Just as Rome was not built in a day, neither was the open internet as it exists right now, though the rules and policies that ensure an even playing field are under siege. Federal Communications Chairman Ajit Pai is laser focused on stripping net neutrality rules out of the equation by repealing the Open Internet Order, which his predecessor Tom Wheeler implemented under the Obama administration. The sad reality is that net neutrality is subject to partisan politics, and so in all likelihood, existing rules that govern the internet as a public utility are all but doomed. However, there is a process involved, one that allows your voice to be heard. The same goes for a growing number of internet service providers that recently wrote a letter to Pai urging him to reconsider.
If you have been following the net neutrality debate, then you already know that larger ISPs such as Comcast and Verizon are fully in favor of sending the Open Internet Order through the shredder, as Pai plans to do (and if you haven't been following, click here to get up to speed). It's the stance of such ISPs that government regulation in this case stands in the way of innovation and progress.
That has been Pai's refrain as well, even dating back to before he was Chairman of the FCC. However, the sentiment is not shared by all ISPs. In fact, dozens of smaller ISPs across the United States—more than 40 in all—are in favor of leaving things alone, as they wrote in a letter published by the EFF today (opens in new tab).
"The federal courts have made it very clear that network neutrality depends on the FCC maintaining that broadband is a telecommunications service and that other approaches have already failed as a legal matter. We have always supported a neutral network approach to the internet and see no reason why it should not be required as a matter of law," the letter reads.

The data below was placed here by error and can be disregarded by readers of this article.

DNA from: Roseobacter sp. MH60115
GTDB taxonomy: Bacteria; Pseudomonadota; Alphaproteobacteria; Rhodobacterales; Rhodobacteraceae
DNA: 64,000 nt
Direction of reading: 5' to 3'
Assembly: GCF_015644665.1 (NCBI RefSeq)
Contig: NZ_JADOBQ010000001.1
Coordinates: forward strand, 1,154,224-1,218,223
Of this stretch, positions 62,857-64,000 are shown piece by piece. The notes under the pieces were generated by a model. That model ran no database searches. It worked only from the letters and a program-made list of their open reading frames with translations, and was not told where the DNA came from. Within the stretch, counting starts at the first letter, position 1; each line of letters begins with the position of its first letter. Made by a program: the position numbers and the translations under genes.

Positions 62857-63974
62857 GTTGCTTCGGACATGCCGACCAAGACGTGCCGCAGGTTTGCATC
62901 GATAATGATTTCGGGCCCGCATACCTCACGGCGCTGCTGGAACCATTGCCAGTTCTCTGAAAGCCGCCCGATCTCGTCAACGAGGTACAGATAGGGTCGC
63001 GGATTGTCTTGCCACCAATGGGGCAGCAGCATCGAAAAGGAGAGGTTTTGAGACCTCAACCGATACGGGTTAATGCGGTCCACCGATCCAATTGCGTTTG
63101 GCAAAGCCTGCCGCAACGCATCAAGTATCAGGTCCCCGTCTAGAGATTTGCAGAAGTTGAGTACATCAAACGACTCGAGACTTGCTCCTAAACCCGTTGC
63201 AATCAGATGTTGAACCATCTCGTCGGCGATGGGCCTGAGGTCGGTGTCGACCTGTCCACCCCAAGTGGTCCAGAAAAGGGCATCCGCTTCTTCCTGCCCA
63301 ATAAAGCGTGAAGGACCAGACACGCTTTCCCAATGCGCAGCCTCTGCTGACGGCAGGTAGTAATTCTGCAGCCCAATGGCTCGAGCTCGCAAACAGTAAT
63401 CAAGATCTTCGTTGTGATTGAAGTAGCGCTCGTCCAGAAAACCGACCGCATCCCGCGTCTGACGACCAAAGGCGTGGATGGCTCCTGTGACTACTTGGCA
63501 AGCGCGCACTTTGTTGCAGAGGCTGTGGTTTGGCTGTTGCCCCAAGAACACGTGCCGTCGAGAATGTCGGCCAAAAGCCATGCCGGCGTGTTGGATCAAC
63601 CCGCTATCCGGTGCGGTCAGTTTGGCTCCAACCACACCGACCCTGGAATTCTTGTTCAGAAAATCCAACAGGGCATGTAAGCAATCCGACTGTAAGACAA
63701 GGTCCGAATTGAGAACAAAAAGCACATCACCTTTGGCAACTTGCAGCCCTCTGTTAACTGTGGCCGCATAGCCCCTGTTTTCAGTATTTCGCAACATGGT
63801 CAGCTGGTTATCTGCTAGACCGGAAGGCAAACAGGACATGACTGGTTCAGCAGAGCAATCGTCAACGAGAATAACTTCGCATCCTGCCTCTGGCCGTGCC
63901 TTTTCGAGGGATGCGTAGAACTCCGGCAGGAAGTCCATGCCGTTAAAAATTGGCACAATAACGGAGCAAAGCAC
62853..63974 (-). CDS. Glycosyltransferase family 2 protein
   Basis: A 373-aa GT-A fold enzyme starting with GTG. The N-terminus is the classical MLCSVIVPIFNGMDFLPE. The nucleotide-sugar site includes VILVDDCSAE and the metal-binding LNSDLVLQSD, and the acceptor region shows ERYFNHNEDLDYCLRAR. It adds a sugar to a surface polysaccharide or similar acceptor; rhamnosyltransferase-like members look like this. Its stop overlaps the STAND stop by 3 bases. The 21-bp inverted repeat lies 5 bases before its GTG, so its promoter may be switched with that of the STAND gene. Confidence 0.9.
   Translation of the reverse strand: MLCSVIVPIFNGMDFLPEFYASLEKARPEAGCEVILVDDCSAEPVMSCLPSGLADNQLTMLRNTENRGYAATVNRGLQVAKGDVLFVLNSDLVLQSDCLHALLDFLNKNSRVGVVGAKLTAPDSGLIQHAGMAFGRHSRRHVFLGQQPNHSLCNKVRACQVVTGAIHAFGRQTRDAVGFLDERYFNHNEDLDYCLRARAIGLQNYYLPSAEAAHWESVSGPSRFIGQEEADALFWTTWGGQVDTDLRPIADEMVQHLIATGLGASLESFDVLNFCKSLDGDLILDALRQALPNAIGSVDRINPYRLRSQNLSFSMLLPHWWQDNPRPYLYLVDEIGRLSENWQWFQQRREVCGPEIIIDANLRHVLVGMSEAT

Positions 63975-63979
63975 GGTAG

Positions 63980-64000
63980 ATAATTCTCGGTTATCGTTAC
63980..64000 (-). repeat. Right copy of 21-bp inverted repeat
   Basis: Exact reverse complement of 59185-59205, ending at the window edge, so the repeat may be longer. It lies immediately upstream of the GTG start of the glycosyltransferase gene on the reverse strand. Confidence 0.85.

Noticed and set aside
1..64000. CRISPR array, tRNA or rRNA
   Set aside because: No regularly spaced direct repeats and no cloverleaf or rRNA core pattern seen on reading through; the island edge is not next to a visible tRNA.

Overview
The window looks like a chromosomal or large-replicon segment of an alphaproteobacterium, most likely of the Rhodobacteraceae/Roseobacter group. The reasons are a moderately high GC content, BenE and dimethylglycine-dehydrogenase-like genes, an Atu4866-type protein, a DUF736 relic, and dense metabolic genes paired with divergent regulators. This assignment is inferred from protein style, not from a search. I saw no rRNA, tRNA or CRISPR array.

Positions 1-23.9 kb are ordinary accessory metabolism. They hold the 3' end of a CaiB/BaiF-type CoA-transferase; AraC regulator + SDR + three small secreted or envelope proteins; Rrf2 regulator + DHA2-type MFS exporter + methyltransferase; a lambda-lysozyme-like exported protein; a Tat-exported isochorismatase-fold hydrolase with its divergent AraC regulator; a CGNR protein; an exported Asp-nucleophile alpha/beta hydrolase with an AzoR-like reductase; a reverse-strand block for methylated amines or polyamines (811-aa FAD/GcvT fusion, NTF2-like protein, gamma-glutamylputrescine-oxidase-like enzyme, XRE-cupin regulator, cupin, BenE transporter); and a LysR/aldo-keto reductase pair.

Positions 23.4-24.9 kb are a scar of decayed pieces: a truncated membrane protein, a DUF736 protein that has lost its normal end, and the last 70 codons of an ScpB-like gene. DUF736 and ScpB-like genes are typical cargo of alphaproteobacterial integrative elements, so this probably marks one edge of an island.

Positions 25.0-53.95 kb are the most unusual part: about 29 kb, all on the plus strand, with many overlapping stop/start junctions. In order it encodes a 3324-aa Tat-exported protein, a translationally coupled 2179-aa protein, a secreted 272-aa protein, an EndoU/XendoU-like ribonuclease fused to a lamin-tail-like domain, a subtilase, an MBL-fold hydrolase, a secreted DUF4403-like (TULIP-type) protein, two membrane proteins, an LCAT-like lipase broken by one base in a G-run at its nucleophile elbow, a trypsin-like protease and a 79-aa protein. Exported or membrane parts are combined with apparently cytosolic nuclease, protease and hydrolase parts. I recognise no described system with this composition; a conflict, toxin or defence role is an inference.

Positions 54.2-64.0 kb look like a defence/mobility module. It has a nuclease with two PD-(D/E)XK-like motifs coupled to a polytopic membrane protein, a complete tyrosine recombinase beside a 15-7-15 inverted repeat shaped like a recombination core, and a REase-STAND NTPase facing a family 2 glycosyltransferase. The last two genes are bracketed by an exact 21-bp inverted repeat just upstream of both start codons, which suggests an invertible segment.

"Without a legal foundation to address the anticompetitive practices of the largest players in the market, the FCC’s current course threatens the viability of competitive entry and competitive viability. As direct competitors to the biggest cable and telephone companies, we have reservations about any plan at the FCC that seeks to enhance their market power without any meaningful restraints on their ability to monopolize large swaths of the internet," the letter continues.
The ISPs that signed the letter state in no uncertain terms that they are collectively in full support of the Open Internet Order as it exists. Furthermore, the ISPs state that existing net neutrality rules have not stood in the way of them being able to invest in or expand their networks. The comments directly contradict the stated fears of larger ISPs.
Wheeler also recently spoke out against the proposed repeal of net neutrality rules, according to Arstechnica (opens in new tab). During a forum in Arlington, Virginia on Monday, Wheeler said there is "a monopoly provider for three-quarters of the homes in America, and no choice. When you've only got one provider, who makes the rules? The provider makes the rules."
Pai and the FCC last month released an updated proposal to repeal net neutrality rules, and like the original text outlined in late April, the proposal calls for reversing the Title II classification that gives the FCC authority over ISPs. According to Business Insider (opens in new tab), nearly 2.6 million comments were already filed in the lead-up to the FCC's vote to consider the proposal. With the new draft in place, the FCC is again fielding comments, this time through August 17.
So, how can your voice be heard? One way is by emailing a new inbox (opens in new tab) the FCC established for Open Internet Order comments. That email is openinternet at fcc dot gov.
Another option is to head over to the filings page what Pai calls "Restoring Internet Freedom." You can get there by clicking , then click on the +Express hyperlink on the left-hand side. That will bring up a form that you can fill out with your comments.
If you plan on writing the FCC with your thoughts, be courteous if you want your thoughts to be taken seriously. That doesn't mean you can't express your anger, if that's how you feel, but trolling the FCC is not going to help your cause.